NFA welcomes Commission of Inquiry
May 19, 2004
THE National Front Alliance has welcomed the establishment of the Presidential Commission of Inquiry into allegations of state-sponsored killings attributed to Home Affairs Minister Ronald Gajraj.
The small political party says it is also "relieved" by the decision by Minister Gajraj to proceed on leave in order to facilitate the launching of the independent inquiry into the allegations against him.
The NFA recalled that in a statement on January 13 last, it emphasized that "it would have been in the national interest to mount a genuine, independent inquiry into these allegations and their potential consequences." It said that had its timely advise been heeded, "the marches, the paralyzing fear afflicting the business community, the confusion and racial division that surfaced, might have been avoided...and the credibility of the Government would have been enhanced."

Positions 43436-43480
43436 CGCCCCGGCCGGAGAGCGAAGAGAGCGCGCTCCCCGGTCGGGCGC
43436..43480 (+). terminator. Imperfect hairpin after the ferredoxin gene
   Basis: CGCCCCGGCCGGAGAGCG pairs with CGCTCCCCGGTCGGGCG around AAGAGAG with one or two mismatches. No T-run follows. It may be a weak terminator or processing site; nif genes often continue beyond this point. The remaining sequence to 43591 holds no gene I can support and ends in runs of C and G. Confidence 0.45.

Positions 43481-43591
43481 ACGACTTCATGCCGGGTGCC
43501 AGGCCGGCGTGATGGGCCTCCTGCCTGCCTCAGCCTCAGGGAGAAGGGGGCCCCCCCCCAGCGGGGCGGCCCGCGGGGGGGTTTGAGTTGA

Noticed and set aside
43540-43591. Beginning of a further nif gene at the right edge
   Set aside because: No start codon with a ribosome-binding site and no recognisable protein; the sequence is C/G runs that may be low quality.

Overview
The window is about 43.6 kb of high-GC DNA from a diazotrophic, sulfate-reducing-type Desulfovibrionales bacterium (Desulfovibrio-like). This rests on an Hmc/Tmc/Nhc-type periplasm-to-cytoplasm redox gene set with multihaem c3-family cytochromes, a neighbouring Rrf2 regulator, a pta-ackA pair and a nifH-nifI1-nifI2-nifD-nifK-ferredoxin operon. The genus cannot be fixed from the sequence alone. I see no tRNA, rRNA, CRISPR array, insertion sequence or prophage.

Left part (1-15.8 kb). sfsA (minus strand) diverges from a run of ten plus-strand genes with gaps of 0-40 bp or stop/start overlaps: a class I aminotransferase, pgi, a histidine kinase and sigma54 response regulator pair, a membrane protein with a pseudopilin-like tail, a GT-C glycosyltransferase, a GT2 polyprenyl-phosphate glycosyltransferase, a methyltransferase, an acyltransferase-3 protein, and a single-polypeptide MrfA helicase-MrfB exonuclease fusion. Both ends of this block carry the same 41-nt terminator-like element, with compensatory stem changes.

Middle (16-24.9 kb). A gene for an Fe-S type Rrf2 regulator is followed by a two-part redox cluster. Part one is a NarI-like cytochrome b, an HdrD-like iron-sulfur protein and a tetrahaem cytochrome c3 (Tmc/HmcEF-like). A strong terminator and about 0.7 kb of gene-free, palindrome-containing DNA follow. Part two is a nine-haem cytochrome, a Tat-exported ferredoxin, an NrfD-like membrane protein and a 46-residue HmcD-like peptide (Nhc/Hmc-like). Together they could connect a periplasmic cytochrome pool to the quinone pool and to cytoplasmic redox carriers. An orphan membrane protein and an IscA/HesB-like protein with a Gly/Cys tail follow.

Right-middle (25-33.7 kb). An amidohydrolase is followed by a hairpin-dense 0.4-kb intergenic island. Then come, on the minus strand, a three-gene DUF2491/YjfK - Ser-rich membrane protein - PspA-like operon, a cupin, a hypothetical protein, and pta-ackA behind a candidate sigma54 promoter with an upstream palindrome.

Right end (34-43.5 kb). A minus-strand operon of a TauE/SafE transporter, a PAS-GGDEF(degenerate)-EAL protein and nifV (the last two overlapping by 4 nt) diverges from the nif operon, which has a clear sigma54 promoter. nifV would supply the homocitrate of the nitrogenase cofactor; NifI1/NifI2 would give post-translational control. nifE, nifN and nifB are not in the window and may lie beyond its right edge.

It welcomed what it is the positive move towards an inquiry and urged the severing of the links between the Minister and his office at this time, "so as to defuse any lingering fear of interference."
The NFA is also happy that the Terms of Reference of the three-member commission do not include any investigation into the crime wave, believing this would have given the impression that "vested interests" are represented in the composition of the panel. "This applies to political parties/agencies which have been implicated in the atrocities relating to the 'death squad' issue and the criminal rampage which engulfed communities across the nation, especially on the East Coast of Demerara."
The King Street-based party says it stands ready to provide inputs to the prosecution of the work of the panel. The panel consists of Court of Appeal Justice Ian Chang, retired Army Chief of Staff and Deputy Commissioner of Police Norman Mc Lean, and decorated war veteran and retired Deputy Police Commissioner Ivan Crandon.